Insects on a leaf

insects on a leaf

Add a few insects and bugs, lady bugs, bees, butterflies, worms, slugs, dragon flies, eggs, earwigs etc to a leaf. A great project for Earth Day after observing life close up in the garden, by a pond or in the woods.
Summer is the time for seeing large numbers of many of these in the garden, some friends like the lady bug and some pests like the earwig and slug.
How do we face the challenge of these tiny but big crop destroyers without harming our planet?

Small Pets

In memory of a well loved pet mouse called Ruffles

Make your small pet or a small furry animal such as a gerbil, mouse, rat, squirrel or hamster.  If you wish you have the option of adding a pen or toothbrush holder.

For a Squamish theme choose a small animal such as a squirrel or mouse that you may find in the forest or a pikka or porcupine that you may see at higher elevations.

This project was made in memory of a much loved hamster called Ruffles.

Ruffles
Ruffles

Eagles

Make a pair of bald headed eagles. This project can be adapted to be a different bird of choice such as a toucan, blue bird, jay or raven.

Bear

bear

Make a bear or any four legged animal.

Bear project, before firing in the kiln
Bear project, before firing in the kiln

Fish

fish

This fish project could be a specific fish such as a salmon, trout, steel head etc or fantasy fish just for fun.

Blinky the three eyed fish from the Simpsons
Blinky the three eyed fish from the Simpsons

watch the episode

Squampton wetlands

wetlands

Celebrate the Squampton wetland habitats!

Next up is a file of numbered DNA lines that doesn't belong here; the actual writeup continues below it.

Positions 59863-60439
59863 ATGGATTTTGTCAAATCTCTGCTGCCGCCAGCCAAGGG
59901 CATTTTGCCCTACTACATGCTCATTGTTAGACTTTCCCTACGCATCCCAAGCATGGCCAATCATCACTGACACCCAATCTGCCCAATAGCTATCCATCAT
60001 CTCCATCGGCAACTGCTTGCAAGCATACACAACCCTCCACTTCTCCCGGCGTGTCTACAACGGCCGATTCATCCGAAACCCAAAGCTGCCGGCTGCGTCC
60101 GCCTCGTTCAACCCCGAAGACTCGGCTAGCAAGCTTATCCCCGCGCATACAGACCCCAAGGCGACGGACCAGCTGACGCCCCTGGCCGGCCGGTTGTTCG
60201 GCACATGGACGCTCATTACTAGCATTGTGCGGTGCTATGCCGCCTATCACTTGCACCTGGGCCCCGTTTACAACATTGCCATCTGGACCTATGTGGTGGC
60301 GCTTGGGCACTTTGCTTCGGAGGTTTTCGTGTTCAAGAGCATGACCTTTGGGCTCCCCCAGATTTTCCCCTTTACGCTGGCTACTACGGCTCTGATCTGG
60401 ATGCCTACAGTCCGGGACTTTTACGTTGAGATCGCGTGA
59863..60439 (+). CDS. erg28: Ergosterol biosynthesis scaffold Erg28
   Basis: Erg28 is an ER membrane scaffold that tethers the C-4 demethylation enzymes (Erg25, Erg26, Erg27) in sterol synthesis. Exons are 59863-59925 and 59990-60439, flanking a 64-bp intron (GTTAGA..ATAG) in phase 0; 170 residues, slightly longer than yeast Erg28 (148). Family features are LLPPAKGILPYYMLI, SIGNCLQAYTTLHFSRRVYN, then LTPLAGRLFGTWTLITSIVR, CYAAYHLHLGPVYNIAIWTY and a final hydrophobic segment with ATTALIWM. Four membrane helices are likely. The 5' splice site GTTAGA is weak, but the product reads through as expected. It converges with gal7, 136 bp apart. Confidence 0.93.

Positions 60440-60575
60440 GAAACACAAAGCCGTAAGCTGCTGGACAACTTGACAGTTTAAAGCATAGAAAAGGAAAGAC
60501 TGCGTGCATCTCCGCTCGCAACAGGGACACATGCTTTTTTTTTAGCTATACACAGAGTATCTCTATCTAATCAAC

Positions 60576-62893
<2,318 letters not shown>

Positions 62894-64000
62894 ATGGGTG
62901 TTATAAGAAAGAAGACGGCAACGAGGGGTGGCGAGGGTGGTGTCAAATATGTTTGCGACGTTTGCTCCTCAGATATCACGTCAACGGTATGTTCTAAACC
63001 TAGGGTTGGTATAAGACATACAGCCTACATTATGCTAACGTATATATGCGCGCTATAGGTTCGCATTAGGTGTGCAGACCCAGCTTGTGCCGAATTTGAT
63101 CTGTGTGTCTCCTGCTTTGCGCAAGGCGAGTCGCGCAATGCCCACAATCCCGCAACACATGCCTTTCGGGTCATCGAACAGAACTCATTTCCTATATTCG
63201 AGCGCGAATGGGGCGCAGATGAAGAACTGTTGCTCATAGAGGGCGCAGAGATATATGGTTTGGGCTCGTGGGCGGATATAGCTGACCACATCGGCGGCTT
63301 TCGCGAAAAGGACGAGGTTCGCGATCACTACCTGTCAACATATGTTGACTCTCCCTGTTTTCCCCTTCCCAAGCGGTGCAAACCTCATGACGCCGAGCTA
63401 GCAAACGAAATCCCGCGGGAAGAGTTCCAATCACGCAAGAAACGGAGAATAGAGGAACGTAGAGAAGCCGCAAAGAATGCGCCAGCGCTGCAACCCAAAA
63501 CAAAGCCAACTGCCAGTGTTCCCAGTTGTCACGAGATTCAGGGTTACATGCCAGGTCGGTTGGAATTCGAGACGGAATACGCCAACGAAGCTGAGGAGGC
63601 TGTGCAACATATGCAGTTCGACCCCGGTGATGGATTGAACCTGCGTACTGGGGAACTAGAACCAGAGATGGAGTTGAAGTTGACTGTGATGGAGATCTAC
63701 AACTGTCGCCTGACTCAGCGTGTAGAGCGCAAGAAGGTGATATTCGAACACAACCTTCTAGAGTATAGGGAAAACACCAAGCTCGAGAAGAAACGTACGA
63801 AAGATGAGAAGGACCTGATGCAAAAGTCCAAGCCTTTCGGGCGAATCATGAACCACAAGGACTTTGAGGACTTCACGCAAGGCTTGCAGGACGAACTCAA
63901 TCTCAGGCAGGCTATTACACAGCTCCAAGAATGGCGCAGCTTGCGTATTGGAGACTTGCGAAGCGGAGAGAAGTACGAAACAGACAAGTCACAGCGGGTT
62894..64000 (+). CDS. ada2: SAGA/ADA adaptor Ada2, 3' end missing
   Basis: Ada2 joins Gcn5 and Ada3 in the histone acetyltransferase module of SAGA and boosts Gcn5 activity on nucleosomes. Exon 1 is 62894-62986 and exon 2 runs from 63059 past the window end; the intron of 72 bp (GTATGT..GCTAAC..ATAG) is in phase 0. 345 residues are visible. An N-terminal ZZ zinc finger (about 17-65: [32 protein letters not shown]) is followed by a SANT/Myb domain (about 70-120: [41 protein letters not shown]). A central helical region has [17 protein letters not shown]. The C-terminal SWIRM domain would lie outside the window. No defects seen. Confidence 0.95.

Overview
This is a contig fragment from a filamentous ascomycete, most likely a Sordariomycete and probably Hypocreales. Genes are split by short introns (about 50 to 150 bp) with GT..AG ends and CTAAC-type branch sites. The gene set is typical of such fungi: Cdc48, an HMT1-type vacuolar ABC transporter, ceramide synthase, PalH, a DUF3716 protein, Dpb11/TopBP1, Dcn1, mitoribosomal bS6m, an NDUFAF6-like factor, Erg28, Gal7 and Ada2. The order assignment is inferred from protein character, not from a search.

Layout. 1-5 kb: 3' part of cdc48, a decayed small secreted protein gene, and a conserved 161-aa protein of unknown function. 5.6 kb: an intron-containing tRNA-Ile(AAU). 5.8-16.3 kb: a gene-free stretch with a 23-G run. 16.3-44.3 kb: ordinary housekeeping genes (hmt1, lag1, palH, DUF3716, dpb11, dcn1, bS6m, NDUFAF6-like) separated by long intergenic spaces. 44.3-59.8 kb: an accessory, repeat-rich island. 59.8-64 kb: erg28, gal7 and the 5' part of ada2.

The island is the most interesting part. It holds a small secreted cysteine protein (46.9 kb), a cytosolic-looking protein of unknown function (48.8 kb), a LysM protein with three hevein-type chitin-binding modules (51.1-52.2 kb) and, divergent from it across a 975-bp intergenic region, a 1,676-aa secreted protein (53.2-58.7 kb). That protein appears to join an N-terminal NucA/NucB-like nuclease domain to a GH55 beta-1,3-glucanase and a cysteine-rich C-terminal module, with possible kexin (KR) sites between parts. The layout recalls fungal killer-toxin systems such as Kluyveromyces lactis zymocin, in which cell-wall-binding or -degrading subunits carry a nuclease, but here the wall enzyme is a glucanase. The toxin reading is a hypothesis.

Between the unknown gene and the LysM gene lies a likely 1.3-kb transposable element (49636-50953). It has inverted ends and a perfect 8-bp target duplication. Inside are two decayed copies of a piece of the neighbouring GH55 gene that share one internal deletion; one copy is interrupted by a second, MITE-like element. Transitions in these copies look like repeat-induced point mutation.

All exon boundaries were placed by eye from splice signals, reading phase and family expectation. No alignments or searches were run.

Make a  wetland scene featuring two or three wetland animals of choice such as ducks, a beaver,  frog.

Ducks – wetlands

Salmon

salmon

Every year from fall to spring, salmon can be seen (and smelt) in the channels and rivers of Squamish.
They come to breed and spawn, providing food for wildlife such as bears and bald eagles, and the peoples of Squamish. Salmon have been a staple food for many generations of peoples who have come to make Squamish their home. Squamish First Nations tell stories of how the first salmon came to be. They celebrate the abundance of this rich food supply with the First Salmon Ceremony.
Mature salmon make an epic journey swimming against tides and currents back to the estuary, the river and eventually to the exact same spawning ground from where they hatched. If they lucky enough to reach this final destination, and haven’t been eaten by a bear or bald eagle on the way, they will spawn, giving life to the next generation of salmon in the full circle of life.

Click on the links below for more learning resources:

Wise Men

Wise Man

Learn how to make one of these very distinguished visitors, ‘Magi’ or Wise Men, from the East who came to visit Jesus after his birth, according to the Gospel of Matthew and Christian Tradition.
We will show you the general method for making figures with wide skirts. Add a very distinguished crown or hat, and a gift for a King.
A great project for painting and it can be adapted to be a shepherd, Mary, Joseph, an Angel or even a fairy for the Christmas Tree.

Mushrooms

mushroom

October is a great time of year for observing mushrooms in and around Squamish.

Unless you are a slug reading this, these colourful ‘Alice in Wonderland’ Toadstools (Fly Agaric) with their popcorn like warts are harmful to eat! Continue reading “Mushrooms”

Frog

frog

Frogs can be seen around Squamish at anytime of year but they are particularly noticeable during the spring when their voices can be heard, loud and clear throughout the Squamish wetlands especially during the night.

For a fantasy frog add a crown and make a  Frog Prince.  Watch the movie, read or listen to the story.

Find out more about frogs in Squamish

Continue reading “Frog”